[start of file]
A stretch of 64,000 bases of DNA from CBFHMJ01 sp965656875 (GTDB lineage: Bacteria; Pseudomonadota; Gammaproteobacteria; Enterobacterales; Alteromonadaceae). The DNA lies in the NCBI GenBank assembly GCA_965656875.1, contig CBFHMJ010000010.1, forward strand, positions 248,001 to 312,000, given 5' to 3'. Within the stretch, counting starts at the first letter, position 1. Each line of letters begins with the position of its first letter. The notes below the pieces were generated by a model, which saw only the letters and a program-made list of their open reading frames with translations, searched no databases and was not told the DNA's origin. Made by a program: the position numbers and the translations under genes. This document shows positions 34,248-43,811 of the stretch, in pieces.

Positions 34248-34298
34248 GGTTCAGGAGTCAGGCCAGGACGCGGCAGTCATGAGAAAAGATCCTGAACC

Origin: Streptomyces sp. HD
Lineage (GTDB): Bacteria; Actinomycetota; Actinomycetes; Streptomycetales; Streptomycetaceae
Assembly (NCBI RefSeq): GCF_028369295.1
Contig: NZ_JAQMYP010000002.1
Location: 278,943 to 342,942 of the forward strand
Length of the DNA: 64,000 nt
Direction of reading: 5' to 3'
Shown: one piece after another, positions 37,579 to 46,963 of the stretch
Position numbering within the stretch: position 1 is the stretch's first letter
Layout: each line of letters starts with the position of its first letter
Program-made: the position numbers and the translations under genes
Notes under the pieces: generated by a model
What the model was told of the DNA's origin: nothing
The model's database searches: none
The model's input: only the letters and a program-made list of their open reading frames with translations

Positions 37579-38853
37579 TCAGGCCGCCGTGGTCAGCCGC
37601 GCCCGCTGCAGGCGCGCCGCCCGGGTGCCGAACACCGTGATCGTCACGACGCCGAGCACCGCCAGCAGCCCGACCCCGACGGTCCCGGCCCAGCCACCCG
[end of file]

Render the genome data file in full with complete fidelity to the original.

A stretch of 64,000 bases of DNA from CBFHMJ01 sp965656875 (GTDB lineage: Bacteria; Pseudomonadota; Gammaproteobacteria; Enterobacterales; Alteromonadaceae). The DNA lies in the NCBI GenBank assembly GCA_965656875.1, contig CBFHMJ010000010.1, forward strand, positions 248,001 to 312,000, given 5' to 3'. Within the stretch, counting starts at the first letter, position 1. Each line of letters begins with the position of its first letter. The notes below the pieces were generated by a model, which saw only the letters and a program-made list of their open reading frames with translations, searched no databases and was not told the DNA's origin. Made by a program: the position numbers and the translations under genes. This document shows positions 34,248-43,811 of the stretch, in pieces.

Positions 34248-34298
34248 GGTTCAGGAGTCAGGCCAGGACGCGGCAGTCATGAGAAAAGATCCTGAACC

Origin: Streptomyces sp. HD
Lineage (GTDB): Bacteria; Actinomycetota; Actinomycetes; Streptomycetales; Streptomycetaceae
Assembly (NCBI RefSeq): GCF_028369295.1
Contig: NZ_JAQMYP010000002.1
Location: 278,943 to 342,942 of the forward strand
Length of the DNA: 64,000 nt
Direction of reading: 5' to 3'
Shown: one piece after another, positions 37,579 to 46,963 of the stretch
Position numbering within the stretch: position 1 is the stretch's first letter
Layout: each line of letters starts with the position of its first letter
Program-made: the position numbers and the translations under genes
Notes under the pieces: generated by a model
What the model was told of the DNA's origin: nothing
The model's database searches: none
The model's input: only the letters and a program-made list of their open reading frames with translations

Positions 37579-38853
37579 TCAGGCCGCCGTGGTCAGCCGC
37601 GCCCGCTGCAGGCGCGCCGCCCGGGTGCCGAACACCGTGATCGTCACGACGCCGAGCACCGCCAGCAGCCCGACCCCGACGGTCCCGGCCCAGCCACCCG